More from Mitchell: “Over the weekend, 76ers coach Doug Collins had visions of his team making a pleasant trip up the New Jersey Turnpike – if such a thing can be done – settling into the team hotel on Sunday, then showing up Monday night and not engaging in any of the sappiness that was to transpire at the Prudential Center, where the New Jersey Nets were playing their last game of the season. As he said Sunday afternoon, “We don’t want to feel pressure; we want to apply pressure. Let’s apply the pressure and get back on the bus and start thinking about what we have in front of them.” After making almost 54 percent of their shots and getting some clutch play out of Andre Iguodala (who left the game late with a bruised calf), Thaddeus Young, Elton Brand, and just about everybody else who played in a 105-87 win over the Nets, the Sixers did just that. Along the way, they guaranteed a return trip to the playoffs, in which they will face either Chicago or Miami. They played the type of basketball – albeit against a bad opponent – that was reminiscent of the way they had played earlier in the season, not the way they had looked for most of their games after the all-star break.”

The Sixers (34-30) still have a shot to finish seventh, although they would have to inch ahead of the New York Knicks (34-30), who hold the tiebreaker. It says here that Philadelphia is better off remaining eighth and playing Chicago – which it played tough in all three meetings, winning once with Derrick Rose on the floor – rather than Miami, which dominated in sweeping the four-game season series.

Whomever they play, the Sixers and their fans could be taking a last look at Lou Williams, their leading scorer and best fourth-quarter option. Having the best season of his seven-year career spent entirely in Philadelphia, Williams plans to opt out this summer and would be an highly attractive free agent.

Some reporting from Mitchell: “Philadelphia 76ers guard Lou Williams will opt out of the final year of his contract at the end of this season and become an unrestricted free agent, according to a league source with knowledge of the situation. If he were not to opt out, Williams would be due $6.4 million from the Sixers. Said the source: “He’s indicated that he’s not going to pick up his option. All indications are that he’s going to opt out.” Reached at courtside via telephone before the 76ers, fighting for the final spot in the Eastern Conference playoffs, game at Indiana on Saturday, 76ers general manager Rod Thorn said that he had not spoken with his leading scorer about his contract but acknowledged that Williams can opt out his contract and become an unrestricted free agent.”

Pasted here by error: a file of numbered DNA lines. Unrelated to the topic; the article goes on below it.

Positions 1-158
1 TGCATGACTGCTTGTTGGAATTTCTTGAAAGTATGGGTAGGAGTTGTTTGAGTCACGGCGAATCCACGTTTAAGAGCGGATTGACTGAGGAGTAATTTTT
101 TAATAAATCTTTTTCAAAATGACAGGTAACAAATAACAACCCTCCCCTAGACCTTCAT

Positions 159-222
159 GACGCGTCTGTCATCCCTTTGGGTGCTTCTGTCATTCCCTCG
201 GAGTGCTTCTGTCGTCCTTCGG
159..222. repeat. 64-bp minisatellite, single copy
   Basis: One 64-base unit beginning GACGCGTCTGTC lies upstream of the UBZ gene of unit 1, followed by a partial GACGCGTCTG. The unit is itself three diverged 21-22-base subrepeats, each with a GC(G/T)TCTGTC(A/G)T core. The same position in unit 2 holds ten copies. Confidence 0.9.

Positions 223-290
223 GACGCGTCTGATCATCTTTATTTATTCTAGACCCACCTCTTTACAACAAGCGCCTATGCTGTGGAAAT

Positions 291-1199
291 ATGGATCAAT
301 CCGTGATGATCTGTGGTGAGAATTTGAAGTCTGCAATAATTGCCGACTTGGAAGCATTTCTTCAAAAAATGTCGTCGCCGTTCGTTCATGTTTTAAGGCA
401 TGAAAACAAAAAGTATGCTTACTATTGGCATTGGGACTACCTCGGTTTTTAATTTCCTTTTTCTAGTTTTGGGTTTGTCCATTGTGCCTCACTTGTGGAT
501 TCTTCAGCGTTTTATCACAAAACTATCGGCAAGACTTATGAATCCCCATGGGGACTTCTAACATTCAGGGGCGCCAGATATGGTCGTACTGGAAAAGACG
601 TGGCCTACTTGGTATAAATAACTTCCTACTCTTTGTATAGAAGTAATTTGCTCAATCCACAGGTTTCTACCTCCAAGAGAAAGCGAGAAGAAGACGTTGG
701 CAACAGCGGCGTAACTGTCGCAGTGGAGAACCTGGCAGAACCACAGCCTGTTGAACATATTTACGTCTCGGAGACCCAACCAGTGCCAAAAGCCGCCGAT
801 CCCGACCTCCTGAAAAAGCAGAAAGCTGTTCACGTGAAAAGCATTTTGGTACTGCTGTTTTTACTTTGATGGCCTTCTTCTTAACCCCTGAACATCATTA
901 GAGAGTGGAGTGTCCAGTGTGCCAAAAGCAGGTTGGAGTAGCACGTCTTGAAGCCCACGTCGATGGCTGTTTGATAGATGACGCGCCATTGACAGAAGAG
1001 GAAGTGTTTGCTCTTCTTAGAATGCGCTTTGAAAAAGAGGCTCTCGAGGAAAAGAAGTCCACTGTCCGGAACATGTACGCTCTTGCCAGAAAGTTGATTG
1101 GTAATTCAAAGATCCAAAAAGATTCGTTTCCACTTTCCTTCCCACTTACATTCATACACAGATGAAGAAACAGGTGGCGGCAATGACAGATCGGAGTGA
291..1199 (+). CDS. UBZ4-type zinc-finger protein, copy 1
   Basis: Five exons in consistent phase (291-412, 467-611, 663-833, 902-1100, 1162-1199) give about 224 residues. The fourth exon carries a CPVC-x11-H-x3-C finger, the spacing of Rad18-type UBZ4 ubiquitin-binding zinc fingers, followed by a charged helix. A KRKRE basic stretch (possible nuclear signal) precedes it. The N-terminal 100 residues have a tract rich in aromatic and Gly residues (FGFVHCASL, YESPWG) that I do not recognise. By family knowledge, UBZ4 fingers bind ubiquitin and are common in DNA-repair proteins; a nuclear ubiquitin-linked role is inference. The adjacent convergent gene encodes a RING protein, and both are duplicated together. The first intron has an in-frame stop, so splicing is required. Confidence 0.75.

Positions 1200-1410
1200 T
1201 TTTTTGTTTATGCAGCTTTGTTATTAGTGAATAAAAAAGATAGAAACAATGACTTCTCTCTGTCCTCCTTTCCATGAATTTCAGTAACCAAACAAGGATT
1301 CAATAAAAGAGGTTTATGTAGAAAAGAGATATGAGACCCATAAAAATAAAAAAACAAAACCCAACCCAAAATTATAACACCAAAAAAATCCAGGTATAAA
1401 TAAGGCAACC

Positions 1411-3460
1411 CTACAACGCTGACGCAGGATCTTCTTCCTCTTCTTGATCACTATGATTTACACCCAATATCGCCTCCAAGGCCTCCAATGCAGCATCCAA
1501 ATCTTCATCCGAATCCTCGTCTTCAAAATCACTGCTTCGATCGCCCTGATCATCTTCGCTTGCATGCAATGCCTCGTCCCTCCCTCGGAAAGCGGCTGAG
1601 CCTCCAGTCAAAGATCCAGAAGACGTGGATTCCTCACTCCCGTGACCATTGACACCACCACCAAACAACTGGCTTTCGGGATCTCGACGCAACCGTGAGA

Speaking of exits, it was the final home game in New Jersey for the Nets, who trotted out some of their stars from their 35-year stay in the Garden State. Among them were Derrick Coleman, Otis Birdsong and the inimitable Darryl Dawkins, who is probably more famous for his days with the Sixers.

Earlier Monday, New Jersey Gov. Chris Christie stopped blasting President Barack Obama long enough to blast the Nets for leaving his state.

From David Porter of the Associated Press: “The typically blunt Christie kicked things off roughly four hours before the tipoff when he said he would shed no tears over the departure of the Nets, who lost their final home game 105-87 the Philadelphia 76ers on Monday night. “My message to them is, goodbye,” Christie said at an afternoon news conference at Newark Beth Israel Hospital where he signed a bill to promote organ and tissue donation. “You don’t want to stay, we don’t want you.” The Nets have played the last two of their 35 years in New Jersey in Newark at the Prudential Center Arena, the high-tech home built by the city of Newark and the NHL’s New Jersey Devils in 2007. The Nets’ owners in the 1990s had sought to move the team to Newark from the Meadowlands but couldn’t work out financing a new arena. They eventually sold the franchise in 2004 to real estate developer Bruce Ratner, whose plan all along was to move the team to Brooklyn, and the Nets wound up in Newark as they waited for the Barclays Center in Brooklyn to be completed. Christie scoffed at the team’s decision to choose New York over New Jersey. “That’s one of the most beautiful arenas in America they have a chance to play in, it’s in one of the country’s most vibrant cities, and they want to leave here and go to Brooklyn?” he asked. “Good riddance, see you later. I think there’ll be some other NBA team who may be looking to relocate and they might look at that arena and the fan base in the New Jersey and New York area and say, ‘This is an opportunity to increase our fan base and try something different.’”

Hey, Guv, I’ve lived in both places for extended periods. You can have the left side of Manhattan. Knock yourself out.